Overridden

Interesting headline from The Daily Caller.

Missouri: Gun Owners Prevail In Veto Override Session

Interesting headline, indeed. Another way of saying it is, Missouri parents are scared to death about sending their kids to schools with armed teachers.

Scenario:
Ever been to “parent pick-up”? Well, it’s where you pick your child up from school. It’s confusing, loud, and chaotic. If you don’t follow the right procedures, the school can—in theory—not give you your child back. Tensions rise quickly. I know, I was screamed at on the first day of school in front of my daughter this year. The principal and teacher both apologized profusely. It was witnessed by dozens, I did nothing wrong, but I digress.

Now—throw an armed teacher refusing to release a child to an armed parent into the mix. This is Missouri, you could conceivably have an armed stand off in a room full of people, over picking up a child.

That veto override had nothing to do with gun ownership. It was the Missouri GOP puffing their chest to prove how “conservative” they are. To make for good stump speeches in future elections.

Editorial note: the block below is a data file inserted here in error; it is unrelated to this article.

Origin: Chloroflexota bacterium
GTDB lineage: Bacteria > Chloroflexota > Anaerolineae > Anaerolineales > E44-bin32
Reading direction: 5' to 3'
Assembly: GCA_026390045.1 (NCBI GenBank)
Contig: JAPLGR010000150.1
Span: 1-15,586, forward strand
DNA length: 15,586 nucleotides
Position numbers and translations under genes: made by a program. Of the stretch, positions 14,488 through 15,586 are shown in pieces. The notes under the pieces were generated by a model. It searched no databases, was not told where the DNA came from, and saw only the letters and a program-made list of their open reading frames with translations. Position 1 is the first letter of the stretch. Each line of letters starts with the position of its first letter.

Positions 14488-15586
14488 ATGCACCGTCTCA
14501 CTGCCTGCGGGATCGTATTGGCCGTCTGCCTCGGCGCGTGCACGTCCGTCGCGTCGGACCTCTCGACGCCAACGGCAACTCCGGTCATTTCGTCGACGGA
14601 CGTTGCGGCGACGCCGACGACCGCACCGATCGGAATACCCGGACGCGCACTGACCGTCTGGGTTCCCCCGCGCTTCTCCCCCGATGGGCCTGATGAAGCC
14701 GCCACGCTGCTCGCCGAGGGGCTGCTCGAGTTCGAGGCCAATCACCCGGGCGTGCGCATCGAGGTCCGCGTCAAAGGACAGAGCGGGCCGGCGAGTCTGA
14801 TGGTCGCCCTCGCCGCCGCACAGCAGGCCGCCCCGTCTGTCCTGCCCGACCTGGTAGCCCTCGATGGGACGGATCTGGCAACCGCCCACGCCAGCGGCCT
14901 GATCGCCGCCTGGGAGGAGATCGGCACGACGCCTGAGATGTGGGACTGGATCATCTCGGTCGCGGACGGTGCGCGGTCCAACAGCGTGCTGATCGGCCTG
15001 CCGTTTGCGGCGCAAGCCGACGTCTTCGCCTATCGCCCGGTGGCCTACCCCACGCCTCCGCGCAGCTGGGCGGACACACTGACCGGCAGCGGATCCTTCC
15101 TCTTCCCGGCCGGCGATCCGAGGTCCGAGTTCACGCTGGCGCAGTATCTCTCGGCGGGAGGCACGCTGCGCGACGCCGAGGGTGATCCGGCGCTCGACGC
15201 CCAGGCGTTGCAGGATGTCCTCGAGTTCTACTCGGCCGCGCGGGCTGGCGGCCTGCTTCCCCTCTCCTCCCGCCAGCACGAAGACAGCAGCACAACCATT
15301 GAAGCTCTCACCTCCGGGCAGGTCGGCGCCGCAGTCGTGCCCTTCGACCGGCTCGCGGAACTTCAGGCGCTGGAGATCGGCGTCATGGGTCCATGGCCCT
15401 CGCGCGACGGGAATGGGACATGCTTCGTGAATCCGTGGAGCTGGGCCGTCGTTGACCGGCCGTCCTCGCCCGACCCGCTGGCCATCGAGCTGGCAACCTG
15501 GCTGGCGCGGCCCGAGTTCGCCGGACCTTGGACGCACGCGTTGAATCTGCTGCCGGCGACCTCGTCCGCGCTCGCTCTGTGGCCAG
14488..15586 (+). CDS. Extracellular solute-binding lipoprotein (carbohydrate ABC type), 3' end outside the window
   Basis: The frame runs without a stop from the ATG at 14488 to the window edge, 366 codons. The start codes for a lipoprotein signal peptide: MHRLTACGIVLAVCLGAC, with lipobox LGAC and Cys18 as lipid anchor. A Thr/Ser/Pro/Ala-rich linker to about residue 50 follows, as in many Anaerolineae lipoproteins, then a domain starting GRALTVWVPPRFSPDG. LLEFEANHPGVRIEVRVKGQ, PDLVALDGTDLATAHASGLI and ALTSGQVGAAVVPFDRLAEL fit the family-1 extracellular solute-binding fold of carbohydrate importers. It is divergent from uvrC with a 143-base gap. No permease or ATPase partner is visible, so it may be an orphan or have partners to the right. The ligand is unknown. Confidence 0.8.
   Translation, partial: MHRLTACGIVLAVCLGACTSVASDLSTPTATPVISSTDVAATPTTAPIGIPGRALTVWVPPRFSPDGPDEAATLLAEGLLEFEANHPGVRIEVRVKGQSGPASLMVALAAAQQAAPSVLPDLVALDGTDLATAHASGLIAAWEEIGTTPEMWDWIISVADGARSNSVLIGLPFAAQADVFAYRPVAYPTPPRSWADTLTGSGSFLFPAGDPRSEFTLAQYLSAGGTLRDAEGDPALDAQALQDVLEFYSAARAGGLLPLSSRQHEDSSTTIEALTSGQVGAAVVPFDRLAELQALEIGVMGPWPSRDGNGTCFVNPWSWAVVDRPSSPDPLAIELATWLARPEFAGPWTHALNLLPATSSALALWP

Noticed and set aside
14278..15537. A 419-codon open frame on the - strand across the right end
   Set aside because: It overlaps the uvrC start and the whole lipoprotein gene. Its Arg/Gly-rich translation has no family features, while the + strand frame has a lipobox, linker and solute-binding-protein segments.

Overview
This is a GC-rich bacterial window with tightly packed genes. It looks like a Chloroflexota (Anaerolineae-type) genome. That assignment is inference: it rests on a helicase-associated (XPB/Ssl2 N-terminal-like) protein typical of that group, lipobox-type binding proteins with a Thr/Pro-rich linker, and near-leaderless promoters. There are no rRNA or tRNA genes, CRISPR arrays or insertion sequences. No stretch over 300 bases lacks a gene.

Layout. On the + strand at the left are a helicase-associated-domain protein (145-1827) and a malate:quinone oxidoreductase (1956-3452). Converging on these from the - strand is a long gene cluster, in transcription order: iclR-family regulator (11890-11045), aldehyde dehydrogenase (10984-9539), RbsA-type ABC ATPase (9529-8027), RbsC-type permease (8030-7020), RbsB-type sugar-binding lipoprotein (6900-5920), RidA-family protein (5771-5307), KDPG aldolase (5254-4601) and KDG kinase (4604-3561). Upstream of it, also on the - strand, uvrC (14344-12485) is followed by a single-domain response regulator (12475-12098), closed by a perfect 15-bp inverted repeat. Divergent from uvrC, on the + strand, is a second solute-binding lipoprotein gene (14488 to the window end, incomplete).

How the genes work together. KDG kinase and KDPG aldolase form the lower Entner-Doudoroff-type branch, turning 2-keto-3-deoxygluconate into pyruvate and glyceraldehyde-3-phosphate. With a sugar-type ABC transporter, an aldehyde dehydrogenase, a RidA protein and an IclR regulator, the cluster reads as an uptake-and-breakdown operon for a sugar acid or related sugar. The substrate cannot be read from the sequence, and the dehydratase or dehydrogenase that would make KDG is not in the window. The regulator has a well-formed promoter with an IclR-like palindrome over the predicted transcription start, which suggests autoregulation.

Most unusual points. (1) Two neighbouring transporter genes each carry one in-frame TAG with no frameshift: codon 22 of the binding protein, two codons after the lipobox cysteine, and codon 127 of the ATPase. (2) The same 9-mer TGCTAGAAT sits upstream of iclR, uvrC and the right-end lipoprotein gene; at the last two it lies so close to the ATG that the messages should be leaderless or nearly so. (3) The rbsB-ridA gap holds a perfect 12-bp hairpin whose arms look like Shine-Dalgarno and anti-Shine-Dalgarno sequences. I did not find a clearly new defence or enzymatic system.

Because the fact remains with this legislation, once I send my kid to school, where teachers are armed. I will have to ask for my child back from an armed federal/state employee. That sounds like some big government to me. Seems to be the opposite of what the Missouri GOP has built their entire platform on, but hey-have at it.

And you can save the stats on school shootings, a middle ground of having TRAINED armed personnel on campuses exists. Who would be more qualified to protect a school full of kids? A teacher who’s only fired a gun at a range, or a combat vet who has been in a fire fight? Combat vet, obviously. It would also provide some jobs for some vets.

If it’s really about safety, as a parent, I’d rather have the former soldier defending and the teacher teaching, our teachers have enough on their plate without being required to be proficient with fire arms. At the same time, a teachers love of firearms, does not make them qualified to know when to use deadly force. Not to mention—the possibility of a kid, who wouldn’t normally have access to a gun, getting this hypothetical gun away from the teacher. A school shooting occurs, and it’s the fault of this legislation. All hypothetical, but all firmly within the realm of possibility. This is all of course, up to your local school board to decide. This will be a story worth watching.

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